Interlocking metal shingle are just that – they have locks or hooks on all four sides. These locks hold the shingles together, preventing water and ice form penetrating the roof, while clips and nails hold the roof down to the deck. As an installer with over 10 years of experience, I can definitively say that an interlocking metal shingles roof is by far the most versatile residential metal roofing system in existence. It can be easily adjusted to and work with just about any normal roof penetration during the installation. The system can be easily installed on hips, valleys, side and end-walls. Flashing a skylight or a chimney with metal shingles system is a breeze, if not pleasure (Read the last section of this article, about flashing skylights with standing seam metal panels).

Most metal shingle systems that I know of, are VERY well designed, with some very durable 3/4″ locks on all sides, easy install sidewall and gable flashing, T-valleys, all with built-in water run-off channels that make the installation of metal shingle roofs fast, with an overall outstanding roof quality.

Steel metal roof - skylight flashing

Metal shingles installation:

The pros & cons of Standing Seam:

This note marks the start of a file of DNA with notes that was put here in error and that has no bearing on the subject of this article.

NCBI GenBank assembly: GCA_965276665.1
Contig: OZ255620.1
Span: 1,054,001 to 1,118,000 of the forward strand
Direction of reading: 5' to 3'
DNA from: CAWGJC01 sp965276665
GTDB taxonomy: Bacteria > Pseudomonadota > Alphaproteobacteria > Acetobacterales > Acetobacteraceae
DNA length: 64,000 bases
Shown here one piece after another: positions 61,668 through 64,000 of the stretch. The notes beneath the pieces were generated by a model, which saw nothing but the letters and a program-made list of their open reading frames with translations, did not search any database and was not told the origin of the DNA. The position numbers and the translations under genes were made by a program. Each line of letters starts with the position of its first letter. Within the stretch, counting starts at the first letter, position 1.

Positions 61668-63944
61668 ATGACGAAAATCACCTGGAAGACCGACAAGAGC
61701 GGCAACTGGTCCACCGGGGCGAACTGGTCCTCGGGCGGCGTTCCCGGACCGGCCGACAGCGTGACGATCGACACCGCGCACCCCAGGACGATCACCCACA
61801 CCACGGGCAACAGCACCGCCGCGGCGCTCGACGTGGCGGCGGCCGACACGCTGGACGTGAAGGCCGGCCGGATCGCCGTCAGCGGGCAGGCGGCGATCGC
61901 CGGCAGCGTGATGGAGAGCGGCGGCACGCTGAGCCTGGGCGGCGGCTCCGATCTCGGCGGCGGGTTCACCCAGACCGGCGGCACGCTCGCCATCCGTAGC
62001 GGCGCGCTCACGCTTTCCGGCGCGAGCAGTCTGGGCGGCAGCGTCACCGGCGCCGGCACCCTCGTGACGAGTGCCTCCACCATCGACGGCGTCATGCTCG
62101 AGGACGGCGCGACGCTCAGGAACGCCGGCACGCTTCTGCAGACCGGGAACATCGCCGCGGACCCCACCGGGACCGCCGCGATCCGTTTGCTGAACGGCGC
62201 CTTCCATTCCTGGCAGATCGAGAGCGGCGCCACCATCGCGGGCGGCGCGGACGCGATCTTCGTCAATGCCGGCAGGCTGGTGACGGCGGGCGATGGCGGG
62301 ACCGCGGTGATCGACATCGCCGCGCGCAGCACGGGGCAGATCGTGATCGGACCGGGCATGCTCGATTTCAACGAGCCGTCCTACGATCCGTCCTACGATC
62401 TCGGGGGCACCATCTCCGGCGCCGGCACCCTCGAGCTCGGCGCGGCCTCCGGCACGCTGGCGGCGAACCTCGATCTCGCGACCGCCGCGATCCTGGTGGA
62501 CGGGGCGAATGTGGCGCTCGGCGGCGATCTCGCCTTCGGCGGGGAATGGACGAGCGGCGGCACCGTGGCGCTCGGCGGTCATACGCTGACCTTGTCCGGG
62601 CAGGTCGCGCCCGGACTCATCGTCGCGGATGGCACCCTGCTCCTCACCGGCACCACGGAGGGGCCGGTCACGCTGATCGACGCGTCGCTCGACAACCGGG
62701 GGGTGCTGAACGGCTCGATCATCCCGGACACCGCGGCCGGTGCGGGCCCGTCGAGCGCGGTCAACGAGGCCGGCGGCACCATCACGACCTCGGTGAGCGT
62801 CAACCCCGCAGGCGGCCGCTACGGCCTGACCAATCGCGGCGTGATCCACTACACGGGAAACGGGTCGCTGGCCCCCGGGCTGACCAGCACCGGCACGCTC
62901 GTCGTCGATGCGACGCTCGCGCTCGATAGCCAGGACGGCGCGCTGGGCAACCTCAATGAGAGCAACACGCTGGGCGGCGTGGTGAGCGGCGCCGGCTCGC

First, the good: In many situations standing seam will be an excellent system that will last for decades, protecting your home or business from rain, snow, high winds, ice dams, etc. If your roof is simple gable, you can also expect a relatively reasonable price for your roof. If you have a walkable roof, the price may decrease a bit more.

The bad: If your roof gets complicated, you can expect to pay a lot for a standing seam roof, and even more for very steep roofs. The main reason for this is the way that a standing seam roof is designed and installed. Because of the vertical panel design, there is no way to put up any kind of roof brackets, so moving on such roof becomes extremely difficult and dangerous. While on a steep gable roof an installer can use a special hook ladder, thrown over the ridge, and move it left or right and he needs, working in valleys or even worse, on hip roofs, borders impossible, without a boom lift, except for roofs with low slope (3-4 in 12).

Another major limitation of standing seam is the inherited design flaws; The ribs on the panels make it a very difficult system to install, when it comes to any kind of flashing detail. For example it it is a wall flashing, the panel must be cut, making sure the cut is straight. Then a lip has to be bent up, and only then the panel can be attached to the roof. But this is not all. Now it is time for the Z-bar to be installed, and often then a side-wall or head-wall flashing. Mind you all of this must be done while the installer is on the roof, with all kinds of tools, and trying not to fall off the roof.